Happy Holidays and New Year! Hope it was all wonderful and bright for everyone, and 2016 brings health and prosperity to you and yours.
Starting in January, I will be offering free monthly intro classes online. These will last a half-hour, and be a video conference format. Following an introduction of how Hanna Somatic Education can help relieve pain and improve movement, I will guide participants through one movement exploration such as the Arch & Flatten. Email me if you would like to join us, and I will send an access code for the meeting time. Make sure you have video capabilities on your computer, and enough room on the floor to move (for space about the size of a yoga mat).
January’s meetings will be Tuesday the 19th at 9am, and Wednesday the 27th at 8pm. (Times are EST).
Happy New Year!
I did a podcast interview! I really enjoyed being able to share this great work. Listen here, and subscribe to Susan Miller’s podcast “Strategies for Vibrant Health”. We talk about how we can use movement and Hanna Somatic Education to always feel free with movement as we “level up” (aka: get older). I regret not mentioning the word pandiculation or sensory-motor amnesia ONCE, but I guess she will have to have me back on for a part 2!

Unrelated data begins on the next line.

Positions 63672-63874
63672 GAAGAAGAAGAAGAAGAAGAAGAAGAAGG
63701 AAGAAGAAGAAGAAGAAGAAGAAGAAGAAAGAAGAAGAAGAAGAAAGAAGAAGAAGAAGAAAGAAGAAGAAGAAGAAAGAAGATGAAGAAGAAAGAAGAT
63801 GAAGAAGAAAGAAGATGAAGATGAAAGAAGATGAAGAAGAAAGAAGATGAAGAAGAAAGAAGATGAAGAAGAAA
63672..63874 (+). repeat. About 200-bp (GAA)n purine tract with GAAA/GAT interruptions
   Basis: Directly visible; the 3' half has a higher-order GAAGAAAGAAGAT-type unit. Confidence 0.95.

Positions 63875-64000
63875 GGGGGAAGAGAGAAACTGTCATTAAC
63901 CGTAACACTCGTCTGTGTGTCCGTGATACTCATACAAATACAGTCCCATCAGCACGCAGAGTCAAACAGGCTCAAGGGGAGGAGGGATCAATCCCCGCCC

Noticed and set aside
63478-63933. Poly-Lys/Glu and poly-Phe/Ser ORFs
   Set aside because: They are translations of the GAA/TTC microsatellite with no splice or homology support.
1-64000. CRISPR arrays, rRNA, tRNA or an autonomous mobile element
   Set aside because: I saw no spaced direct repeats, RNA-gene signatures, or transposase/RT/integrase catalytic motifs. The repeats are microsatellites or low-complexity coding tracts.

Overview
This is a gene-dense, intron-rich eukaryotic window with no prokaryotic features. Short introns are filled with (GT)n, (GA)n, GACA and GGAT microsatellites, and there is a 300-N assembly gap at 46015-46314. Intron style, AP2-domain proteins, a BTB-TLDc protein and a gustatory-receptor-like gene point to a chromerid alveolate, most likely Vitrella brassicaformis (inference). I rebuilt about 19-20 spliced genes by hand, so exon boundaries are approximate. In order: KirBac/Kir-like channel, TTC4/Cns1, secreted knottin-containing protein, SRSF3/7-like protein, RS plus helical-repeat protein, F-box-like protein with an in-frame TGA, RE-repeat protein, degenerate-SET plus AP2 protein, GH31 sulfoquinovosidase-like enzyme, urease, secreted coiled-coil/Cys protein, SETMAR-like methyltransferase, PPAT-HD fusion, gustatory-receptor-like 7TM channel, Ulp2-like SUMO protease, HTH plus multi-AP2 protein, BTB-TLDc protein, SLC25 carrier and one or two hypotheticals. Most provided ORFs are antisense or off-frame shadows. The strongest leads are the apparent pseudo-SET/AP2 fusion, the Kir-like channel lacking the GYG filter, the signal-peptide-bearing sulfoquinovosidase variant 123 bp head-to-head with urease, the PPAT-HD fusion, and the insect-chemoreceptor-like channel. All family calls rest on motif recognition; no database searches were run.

Stop by on December 16 for some somatic holiday cheer. We will be offering drinks, snacks, and demos of our work. The very talented Katie Kasben will be singing cheerful songs as well.
A great post from Martha Peterson of Essential Somatics about the importance of incorporating a Somatic practice into your day:
Freedom and the Human Body
Hanna Somatic Education isn’t just about pain relief, it’s about improving and creating more freedom in your life. Pain of any sort causes a distraction for an organism. Experiencing muscular pain can easily become a huge distraction from living life as fully as we’d like. It’s easy to shrink into pain, preventing us from activities that we once enjoyed and make us believe we cannot return to what we enjoy. Sometimes we forget the joy that we had from moving before developing pain. Maintaining an awareness of how we move allows us to make the choice of how to react and adapt to our ever-changing environment. And maintaining a regular Somatics practice doesn’t need to take up a lot of time, it can be as simple as asking “how am I feeling right now, and what movements can I do to make myself feel better?”